We had a nice run for a year or so in the mid-1990s but didn’t come anywhere near a commercial venture. So we folded shop.

(And, yes, I know this article is about academic publication. I’ll get there before too long. But this internet and web stuff is important. It’s what I knew by the time blogging was born.)

But we did some interesting things. We knew the future was interactive so we had a Bright Moments Contest in which we asked readers to send in their stories of Bright Moments. And they did. Bill coded up a discussion forum and we had some wonderful discussions, which are, alas, lost (unless they’re hanging around in the Wayback machine). We did a collaboration with Vibe magazine about the OJ Simpson trial. And, while we were not an academic journal, one up-and-coming African American intellectual, Lester Kenyatta Spence, published in Meanderings: Black Colleges Should Be Black.

And, on the side, I coded up my own personal website which Bill hosted on the domain, which he bought for our project and which he still owns. There I put some of my academic work, in particular the work that David Hays and I did on cultural evolution. During that period I also taught an online course on African-American music through a degree-granting online media studies program run by Paul Levinson through the New School in New York City. David Hays taught a course on the history of technology in that same program; one of his students, Paul Kelly, now hosts the academic portion of that old hand-coded site, which includes the book (The Evolution of Technology Through Four Cognitive Ranks) that Hays wrote for his course.

Which brings us back to my topic, academic publication. In the various pieces I wrote for Meanderings/Gravity I was writing for a general audience, though on topics that interested me as an academic. I have since republished many of those pieces first on The Valve, group blog of literary critics and philosophers, and now New Savanna, my personal blog. At the same time I was teaching a credit-earning online course via email exchanges. Both activities involve writing, but for an electronic medium, not hardcopy.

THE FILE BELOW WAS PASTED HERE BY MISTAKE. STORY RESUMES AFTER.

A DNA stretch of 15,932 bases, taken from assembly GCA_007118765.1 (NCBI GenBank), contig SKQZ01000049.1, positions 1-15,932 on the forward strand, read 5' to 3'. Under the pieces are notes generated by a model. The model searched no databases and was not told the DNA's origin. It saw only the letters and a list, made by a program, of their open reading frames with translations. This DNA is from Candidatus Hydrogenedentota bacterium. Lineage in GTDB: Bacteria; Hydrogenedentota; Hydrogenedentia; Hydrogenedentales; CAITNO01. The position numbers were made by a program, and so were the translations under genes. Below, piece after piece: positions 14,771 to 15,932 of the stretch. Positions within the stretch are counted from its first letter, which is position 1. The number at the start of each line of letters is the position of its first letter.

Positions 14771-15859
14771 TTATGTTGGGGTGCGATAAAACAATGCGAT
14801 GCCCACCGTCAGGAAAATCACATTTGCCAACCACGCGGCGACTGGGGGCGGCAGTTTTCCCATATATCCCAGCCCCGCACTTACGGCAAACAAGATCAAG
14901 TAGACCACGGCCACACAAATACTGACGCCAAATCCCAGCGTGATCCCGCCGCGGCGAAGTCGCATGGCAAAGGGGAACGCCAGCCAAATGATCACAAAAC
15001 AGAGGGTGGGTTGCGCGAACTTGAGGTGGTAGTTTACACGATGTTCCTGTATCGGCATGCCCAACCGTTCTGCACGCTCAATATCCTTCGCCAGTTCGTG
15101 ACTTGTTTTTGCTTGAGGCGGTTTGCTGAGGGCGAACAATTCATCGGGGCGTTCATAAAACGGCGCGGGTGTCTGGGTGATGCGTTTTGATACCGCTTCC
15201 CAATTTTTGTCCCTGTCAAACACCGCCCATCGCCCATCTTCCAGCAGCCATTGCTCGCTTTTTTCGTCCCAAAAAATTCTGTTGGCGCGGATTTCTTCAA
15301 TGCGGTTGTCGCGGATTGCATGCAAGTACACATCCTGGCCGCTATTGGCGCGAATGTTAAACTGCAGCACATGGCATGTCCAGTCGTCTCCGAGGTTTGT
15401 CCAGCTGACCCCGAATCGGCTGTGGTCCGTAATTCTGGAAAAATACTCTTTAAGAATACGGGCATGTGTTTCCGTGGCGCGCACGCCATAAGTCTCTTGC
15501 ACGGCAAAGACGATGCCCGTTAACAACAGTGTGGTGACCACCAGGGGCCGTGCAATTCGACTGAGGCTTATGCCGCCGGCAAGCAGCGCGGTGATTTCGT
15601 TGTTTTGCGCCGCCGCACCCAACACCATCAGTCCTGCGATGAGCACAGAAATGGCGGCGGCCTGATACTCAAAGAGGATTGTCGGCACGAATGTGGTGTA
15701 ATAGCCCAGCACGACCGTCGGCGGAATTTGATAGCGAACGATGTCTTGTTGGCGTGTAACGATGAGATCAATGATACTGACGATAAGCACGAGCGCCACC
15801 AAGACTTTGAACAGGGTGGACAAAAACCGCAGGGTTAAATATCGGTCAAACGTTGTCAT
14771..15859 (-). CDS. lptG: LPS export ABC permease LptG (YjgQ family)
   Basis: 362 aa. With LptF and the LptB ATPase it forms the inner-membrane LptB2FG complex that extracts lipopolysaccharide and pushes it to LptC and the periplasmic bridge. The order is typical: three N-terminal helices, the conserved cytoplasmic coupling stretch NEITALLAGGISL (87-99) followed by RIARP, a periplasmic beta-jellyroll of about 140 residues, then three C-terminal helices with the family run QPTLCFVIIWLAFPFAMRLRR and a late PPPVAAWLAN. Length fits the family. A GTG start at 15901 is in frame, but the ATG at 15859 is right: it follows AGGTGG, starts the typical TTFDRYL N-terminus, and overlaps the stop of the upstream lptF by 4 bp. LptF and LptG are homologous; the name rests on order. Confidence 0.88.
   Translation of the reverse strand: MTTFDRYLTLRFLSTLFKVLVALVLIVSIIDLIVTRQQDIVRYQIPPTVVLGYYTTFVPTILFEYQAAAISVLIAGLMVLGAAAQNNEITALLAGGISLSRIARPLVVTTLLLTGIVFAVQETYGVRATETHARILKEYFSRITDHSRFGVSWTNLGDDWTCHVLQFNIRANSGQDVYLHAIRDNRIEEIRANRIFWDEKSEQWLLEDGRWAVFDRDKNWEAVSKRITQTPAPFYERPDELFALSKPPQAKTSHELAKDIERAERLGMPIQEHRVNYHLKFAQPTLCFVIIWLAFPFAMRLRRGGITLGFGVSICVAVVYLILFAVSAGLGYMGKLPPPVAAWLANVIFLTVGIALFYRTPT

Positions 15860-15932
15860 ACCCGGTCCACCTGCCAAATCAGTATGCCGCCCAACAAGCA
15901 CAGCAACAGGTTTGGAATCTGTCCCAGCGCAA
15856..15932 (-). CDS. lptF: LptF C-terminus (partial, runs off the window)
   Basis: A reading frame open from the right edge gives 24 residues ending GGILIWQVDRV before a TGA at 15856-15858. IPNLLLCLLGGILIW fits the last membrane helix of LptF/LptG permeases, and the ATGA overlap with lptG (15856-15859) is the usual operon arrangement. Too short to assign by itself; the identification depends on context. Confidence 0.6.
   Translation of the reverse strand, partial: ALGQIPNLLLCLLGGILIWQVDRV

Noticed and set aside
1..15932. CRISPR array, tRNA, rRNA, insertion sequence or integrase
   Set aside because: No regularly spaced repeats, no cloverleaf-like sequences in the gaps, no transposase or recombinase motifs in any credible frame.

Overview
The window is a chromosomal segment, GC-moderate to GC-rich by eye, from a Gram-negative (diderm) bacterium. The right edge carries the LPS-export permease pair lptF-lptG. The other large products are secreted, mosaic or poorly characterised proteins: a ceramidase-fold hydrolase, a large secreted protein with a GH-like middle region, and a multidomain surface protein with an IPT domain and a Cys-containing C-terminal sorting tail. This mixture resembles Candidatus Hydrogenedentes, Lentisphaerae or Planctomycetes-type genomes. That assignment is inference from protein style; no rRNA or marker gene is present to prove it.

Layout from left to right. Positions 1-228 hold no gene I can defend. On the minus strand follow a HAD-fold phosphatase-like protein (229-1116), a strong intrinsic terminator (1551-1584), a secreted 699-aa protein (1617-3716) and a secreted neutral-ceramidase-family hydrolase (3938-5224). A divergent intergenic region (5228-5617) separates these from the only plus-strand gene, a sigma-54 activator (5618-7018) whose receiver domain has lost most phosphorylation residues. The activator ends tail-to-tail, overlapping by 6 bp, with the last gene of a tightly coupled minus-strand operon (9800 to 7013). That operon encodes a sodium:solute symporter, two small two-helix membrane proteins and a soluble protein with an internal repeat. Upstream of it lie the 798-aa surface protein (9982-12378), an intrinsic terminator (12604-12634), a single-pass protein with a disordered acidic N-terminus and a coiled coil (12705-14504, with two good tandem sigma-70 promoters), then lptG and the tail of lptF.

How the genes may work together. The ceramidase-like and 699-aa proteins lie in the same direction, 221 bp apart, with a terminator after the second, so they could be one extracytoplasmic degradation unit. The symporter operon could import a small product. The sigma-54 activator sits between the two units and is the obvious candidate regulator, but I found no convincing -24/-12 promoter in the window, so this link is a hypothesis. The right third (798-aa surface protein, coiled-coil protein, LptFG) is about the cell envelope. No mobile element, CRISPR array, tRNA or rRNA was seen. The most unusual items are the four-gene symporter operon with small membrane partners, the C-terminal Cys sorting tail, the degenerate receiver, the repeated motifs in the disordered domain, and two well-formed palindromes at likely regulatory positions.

Thus when the blogosphere hatched itself I was ready, though for this that or the other reason I didn’t jump right in.

Beethoven’s Anvil and PsyArt

During the late 1990s and on into the new millennium most of my time was tied up in a software venture that eventually failed. By that time I had a book contract with Basic Books and was working on Beethoven’s Anvil.

That book was and is a strange beast. Basic Books is a trade press, not an academic press, but it publishes fairly scholarly books such as (I’m looking over at one of my bookshelves) the three volumes of John Bowlby’s Attachment and Loss, Lévi-Strauss, Structural Anthropology, Volume II, and Clifford Geertz, The Interpretation of Cultures. Beethoven’s Anvil was aimed at the general audience that buys books by Oliver Sacks, Antonio Damasio, Steven Pinker, Jared Diamond and others. As such it had ample citations, but it did not have full scholarly apparatus, nor was it academic in style and approach. I didn’t spend a lot of time, for example, weighing the merits of various discussions of this that and the other account on a given issue. To have done so would have doubled or tripled the size of the book and put it even further beyond the reach of a general audience than it already is.